Image

Malaysian Neighbourhood: A Photo Series

I’m back!

I know, I haven’t updated for close to a month now. Being cooped up at home is getting stressful, even for shut-ins like me who can go for long periods of time without human interaction lol. Even embroidering (hobby I picked up earlier this year) has lost its spark.

For some reason, I can’t seem to get out of this state of languishment. I dread having to submit work these days, despite having the luxury of working from home. Also I had a COVID scare a couple of weeks ago; tested negative and recovered from the flu, but ever since then I’ve been having trouble breathing / a feeling of tightness in the chest. The doc says it could be GERD, but it could also be anxiety.

I feel slightly better this past week, so I’ve been going for walks around the neighbourhood, just to get out of the house and get some fresh air. It’s funny how being deprived of the basic freedom of going out without worry, changes the way you see things. Every leaf seemes greener, and I notice tiny details, on shrubs and flowers and on the ground, that I would never have paid attention to before. It’s true what they say about not knowing what you have until it’s gone.

Here are some photos from my walkabouts. Enjoy!

20210819_180128
The park near my home is small but pretty. It hasn’t been well kept so there are a lot of leaves and branches strewn around, but it’s still a good place to go jogging. But if you’re a mosquito magnet like me, don’t go in the evenings. Alternatively slather on some repellent.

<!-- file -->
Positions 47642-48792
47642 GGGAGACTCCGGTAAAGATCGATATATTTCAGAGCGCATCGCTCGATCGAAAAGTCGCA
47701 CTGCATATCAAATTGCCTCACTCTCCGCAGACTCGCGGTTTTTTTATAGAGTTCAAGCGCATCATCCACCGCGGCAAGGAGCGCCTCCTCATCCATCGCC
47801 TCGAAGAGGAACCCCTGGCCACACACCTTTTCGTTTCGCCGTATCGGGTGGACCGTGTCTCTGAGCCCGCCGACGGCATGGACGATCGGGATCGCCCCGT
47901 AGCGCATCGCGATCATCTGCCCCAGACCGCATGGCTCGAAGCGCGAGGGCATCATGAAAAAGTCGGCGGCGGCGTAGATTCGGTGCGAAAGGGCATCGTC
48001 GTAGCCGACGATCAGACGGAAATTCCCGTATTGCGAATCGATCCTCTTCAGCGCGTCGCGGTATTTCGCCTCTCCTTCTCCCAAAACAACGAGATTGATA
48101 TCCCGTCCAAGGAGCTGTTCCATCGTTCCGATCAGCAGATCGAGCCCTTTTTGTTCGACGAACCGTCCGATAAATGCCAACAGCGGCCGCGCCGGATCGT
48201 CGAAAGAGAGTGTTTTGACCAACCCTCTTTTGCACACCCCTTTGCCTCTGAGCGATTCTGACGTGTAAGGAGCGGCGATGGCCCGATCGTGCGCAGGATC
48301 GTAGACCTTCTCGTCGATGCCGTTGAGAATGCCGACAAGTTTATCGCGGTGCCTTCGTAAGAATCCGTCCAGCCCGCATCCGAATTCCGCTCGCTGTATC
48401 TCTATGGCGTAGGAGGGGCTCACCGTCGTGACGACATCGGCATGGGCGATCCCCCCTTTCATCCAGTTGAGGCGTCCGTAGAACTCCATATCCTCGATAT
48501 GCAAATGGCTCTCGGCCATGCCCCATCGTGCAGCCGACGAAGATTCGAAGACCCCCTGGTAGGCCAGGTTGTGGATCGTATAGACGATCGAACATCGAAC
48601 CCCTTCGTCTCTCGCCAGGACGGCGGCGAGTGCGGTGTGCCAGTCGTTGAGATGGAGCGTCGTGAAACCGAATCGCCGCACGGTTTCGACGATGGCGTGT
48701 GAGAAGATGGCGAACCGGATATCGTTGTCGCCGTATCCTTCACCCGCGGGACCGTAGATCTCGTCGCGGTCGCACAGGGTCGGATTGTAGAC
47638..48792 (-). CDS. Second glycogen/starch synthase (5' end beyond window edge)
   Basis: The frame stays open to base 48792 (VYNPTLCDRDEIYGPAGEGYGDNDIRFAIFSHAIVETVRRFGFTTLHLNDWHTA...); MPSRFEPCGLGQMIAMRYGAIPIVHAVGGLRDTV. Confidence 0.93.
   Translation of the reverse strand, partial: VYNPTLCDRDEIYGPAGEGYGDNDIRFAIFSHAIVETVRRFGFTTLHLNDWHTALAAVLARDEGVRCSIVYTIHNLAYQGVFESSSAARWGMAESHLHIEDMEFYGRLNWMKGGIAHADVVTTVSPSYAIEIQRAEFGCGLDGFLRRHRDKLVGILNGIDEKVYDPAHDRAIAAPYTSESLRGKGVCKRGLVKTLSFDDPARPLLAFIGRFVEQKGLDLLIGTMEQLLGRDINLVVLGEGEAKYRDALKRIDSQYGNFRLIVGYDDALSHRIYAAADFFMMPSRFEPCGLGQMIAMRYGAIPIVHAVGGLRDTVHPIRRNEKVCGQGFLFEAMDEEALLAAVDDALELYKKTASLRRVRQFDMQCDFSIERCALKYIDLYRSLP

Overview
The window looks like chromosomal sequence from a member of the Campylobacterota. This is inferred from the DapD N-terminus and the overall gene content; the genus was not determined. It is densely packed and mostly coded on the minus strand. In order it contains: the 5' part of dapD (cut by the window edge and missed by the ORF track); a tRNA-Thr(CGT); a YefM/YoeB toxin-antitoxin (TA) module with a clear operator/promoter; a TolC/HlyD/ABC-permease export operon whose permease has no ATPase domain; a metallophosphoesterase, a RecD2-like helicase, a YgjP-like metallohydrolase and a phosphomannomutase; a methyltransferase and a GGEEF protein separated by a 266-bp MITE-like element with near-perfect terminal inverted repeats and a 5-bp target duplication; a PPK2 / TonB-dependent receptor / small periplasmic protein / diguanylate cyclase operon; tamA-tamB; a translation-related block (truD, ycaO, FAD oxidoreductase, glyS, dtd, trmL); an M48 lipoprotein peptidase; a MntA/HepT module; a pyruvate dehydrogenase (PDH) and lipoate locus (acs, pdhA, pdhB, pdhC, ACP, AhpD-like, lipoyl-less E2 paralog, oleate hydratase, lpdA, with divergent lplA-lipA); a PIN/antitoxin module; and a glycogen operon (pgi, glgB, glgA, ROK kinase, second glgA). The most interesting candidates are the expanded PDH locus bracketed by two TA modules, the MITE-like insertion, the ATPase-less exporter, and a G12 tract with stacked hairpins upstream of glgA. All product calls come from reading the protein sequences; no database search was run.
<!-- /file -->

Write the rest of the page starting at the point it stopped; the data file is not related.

20210820_182838
It’s mango season. I never noticed how many houses in my neighbourhood have mango trees.
20210820_183326
Also papayas

20210820_183351

20210820_184009

20210820_184223
Bougainvilleas are also called ‘paper flowers’ (bunga kertas) in Malay because of their thin petals.
20210824_182428

20210824_183028
There’s a house a street away from where I live that has this beautiful garden in front, and it’s always bursting with blooms.
20210824_183040

20210824_183140

20210824_183426
Ixora, known locally as bunga jenjarum (needle flower). When we were kids, my brother and I often chained the flowers together to make garlands.
20210824_185233

20210824_185510
Yellow alamanda

20210825_181930
A neighbourhood tuxedo meow in the grass. Despite its grumpy look, it was actually very friendly and allowed me pats.
20210825_184105

20210825_185206

20210902_173602
My parents have been into gardening these days.

20210902_174057
Notices prohibiting people from going to the adjacent neighbourhood.

20210902_174252
The Malaysian national flower, Bunga Raya (hibiscus).

20210902_174454

20210902_174940

Hope you enjoyed this photo series!

2021 is coming to a close; I feel like I haven’t even processed 2020 yet lol.

Hope you’re all doing okay, wherever you are.

Royal Floria Putrajaya 2019 @ Taman Botani Putrajaya

The Royal Floria Putrajaya – Malaysia’s premiere flower and garden show – has been held annually for over 10 years now. First conceived in 2008, the idea was to have the nation’s very own version of famous horticulture shows such as the RHS Chelsea, Hampton Court and the Melbourne International Flower and Garden Show.

20190831_200441